Ever since insects developed a taste for vegetation, plants have faced the same dilemma: use limited resources to out-compete their neighbors for light to grow, or, invest directly in defense against hungry insects. Now, an international team of scientists at the Salk Institute for Biological Studies and the Institute of Investigaciones Fisiológicas y Ecológicas Vinculadas a la Agronomía (IFEVA) has discovered how plants weigh the tradeoffs and redirect their energies accordingly.
The same light sensor that detects other plants crowding in and gives the signal to switch on the synthesis of the plant growth hormone auxin reduces the plant's responsiveness to the hormone jasmonic acid, which orchestrates the synthesis of a whole array of defensive chemicals, the researchers report in an article published in the current early online edition of the Proceedings of the National Academy of Sciences.
"Understanding how plants resolve the dilemma of resource allocation on a mechanistic level opens the possibility to increase the natural defenses of crops, especially in the high density plantings typical of modern agriculture, which depend on regular applications of insecticides," explains senior author Carlos L. Ballaré, Ph.D., a senior scientist with CONICET (the National Research Council of Argentina) and associate professor at the University of Buenos Aires.
In an earlier study, Ballaré discovered that plants dial down their investment in defense when they perceive an increased risk of competition for light. But just how changes in light quality caused plants to drop their guards were still poorly understood. To connect the two, he turned to Howard Hughes Medical Institute investigator Joanne Chory, Ph.D., in the Plant Biology Laboratory at the Salk Institute and former lab member, Yi Tao, Ph.D., who had dissected the molecular pathway that plants use to adjust their growth and flowering time to shade.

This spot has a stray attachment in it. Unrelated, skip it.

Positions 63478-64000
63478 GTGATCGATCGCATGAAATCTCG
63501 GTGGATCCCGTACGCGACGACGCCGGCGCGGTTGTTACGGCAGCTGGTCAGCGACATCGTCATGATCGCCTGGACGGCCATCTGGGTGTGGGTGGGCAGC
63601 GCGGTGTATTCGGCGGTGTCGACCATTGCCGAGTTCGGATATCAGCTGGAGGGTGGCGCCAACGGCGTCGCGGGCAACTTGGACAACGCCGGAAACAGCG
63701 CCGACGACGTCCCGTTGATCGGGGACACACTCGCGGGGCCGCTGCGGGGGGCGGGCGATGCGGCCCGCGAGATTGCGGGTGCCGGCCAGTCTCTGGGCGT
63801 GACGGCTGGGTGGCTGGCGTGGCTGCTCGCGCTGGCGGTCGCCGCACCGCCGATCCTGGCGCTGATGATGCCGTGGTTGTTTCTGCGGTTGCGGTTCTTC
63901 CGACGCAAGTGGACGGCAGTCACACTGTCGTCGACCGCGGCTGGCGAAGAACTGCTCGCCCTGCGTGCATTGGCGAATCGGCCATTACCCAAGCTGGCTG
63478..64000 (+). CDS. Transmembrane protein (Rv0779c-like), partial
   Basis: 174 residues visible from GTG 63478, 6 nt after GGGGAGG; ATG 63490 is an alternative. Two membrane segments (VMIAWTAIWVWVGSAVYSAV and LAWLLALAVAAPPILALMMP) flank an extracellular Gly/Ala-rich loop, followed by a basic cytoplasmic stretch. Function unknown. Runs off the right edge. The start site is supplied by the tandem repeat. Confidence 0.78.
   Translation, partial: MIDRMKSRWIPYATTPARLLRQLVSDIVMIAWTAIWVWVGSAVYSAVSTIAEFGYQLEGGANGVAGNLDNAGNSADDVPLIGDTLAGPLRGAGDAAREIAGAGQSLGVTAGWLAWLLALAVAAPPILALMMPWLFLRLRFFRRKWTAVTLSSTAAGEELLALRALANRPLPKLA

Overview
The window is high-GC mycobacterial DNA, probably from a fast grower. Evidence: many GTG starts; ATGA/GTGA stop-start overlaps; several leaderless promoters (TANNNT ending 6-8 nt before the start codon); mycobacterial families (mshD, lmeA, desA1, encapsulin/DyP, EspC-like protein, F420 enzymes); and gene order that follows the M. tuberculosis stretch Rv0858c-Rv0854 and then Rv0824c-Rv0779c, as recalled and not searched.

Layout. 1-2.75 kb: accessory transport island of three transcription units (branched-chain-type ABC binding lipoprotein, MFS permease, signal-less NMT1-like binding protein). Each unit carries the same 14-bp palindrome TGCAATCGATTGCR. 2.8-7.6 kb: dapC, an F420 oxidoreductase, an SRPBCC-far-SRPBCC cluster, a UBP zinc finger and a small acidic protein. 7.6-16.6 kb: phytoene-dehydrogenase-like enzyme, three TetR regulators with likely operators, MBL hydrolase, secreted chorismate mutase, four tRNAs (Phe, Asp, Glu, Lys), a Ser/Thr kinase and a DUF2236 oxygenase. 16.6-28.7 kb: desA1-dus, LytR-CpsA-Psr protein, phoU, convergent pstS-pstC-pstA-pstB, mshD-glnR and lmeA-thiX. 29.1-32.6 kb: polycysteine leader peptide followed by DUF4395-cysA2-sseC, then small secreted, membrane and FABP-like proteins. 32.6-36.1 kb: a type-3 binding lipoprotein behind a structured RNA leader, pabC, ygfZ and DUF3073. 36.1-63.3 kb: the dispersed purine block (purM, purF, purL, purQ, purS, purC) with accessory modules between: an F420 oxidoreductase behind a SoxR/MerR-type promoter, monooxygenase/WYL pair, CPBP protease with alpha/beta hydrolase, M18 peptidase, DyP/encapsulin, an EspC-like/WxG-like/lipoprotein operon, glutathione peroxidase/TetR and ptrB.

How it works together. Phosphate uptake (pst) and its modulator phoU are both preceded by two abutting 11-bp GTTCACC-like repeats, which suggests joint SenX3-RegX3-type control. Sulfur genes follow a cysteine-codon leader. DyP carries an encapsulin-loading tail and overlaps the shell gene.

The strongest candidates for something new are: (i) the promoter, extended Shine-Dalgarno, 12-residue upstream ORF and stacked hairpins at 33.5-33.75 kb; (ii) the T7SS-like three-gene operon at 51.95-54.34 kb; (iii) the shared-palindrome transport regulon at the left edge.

Plants sense the presence of other plants in their neighborhood by the relative increase in incoming far-red light resulting from absorption of red light by canopy leaves and reflection of far-red light from neighboring plants. "When the major photoreceptor for shade avoidance detects neighbors, plants start producing the growth hormone auxin and transport it to their stems, where it helps plants grow taller," explains Chory.
But plants also react to chemical cues in the oral secretions of herbivores and mechanical damage caused by caterpillars and their ilk nibbling on foliage. They increase the production of defense-related hormones, particularly jasmonic acid, which ramps up the concentration of chemicals that make plants unpalatable or at least less nutritious for herbivores.
"Such responses incur what is known as opportunity costs," says Chory. "Resource allocation to competition can limit investment in defense, increasing vulnerability to herbivores, while allocation to defense can reduce competitive ability against neighboring plants."
And that's exactly what first author Javier E. Moreno, a graduate student in Ballaré´s lab, found. Fall armyworms—caterpillars that prefer to chomp on corn, sorghum and other members of the grass family but won't say no to beans, potatoes, peanuts, cotton and other crops—grew twice as fast on Arabidopsis thaliana seedling grown under crowded conditions or exposed to far-red radiation, the light signal plants use to detect the proximity of neighbors. Like many commercially grown crops, Arabidopsis — the lab rat of plant biologists — doesn't tolerate shade well.
But it was more than a matter of limited resources. Mutated Arabidopsis seedlings that no longer responded to far-red radiation but had normal levels of the far-red photoreceptor, still let their defenses down. At closer inspection, the researchers found that far-red radiation decreased the plants' sensitivity to jasmonates. By ignoring jasmonate signals, the plants save resources because they no long invest in defense and, at the same time, avoid the growth-inhibitory effects of jasmonates.
"Without sufficient light to keep photosynthesis going, plants won't have enough energy to invest in sophisticated defense strategies," says Ballaré. "Coupling shade avoidance syndrome with the regulation of resource allocation to defense could provide a major selective advantage for plants growing in the wild, but might increase the vulnerability of densely planted crops to insects."
Source: Salk Institute
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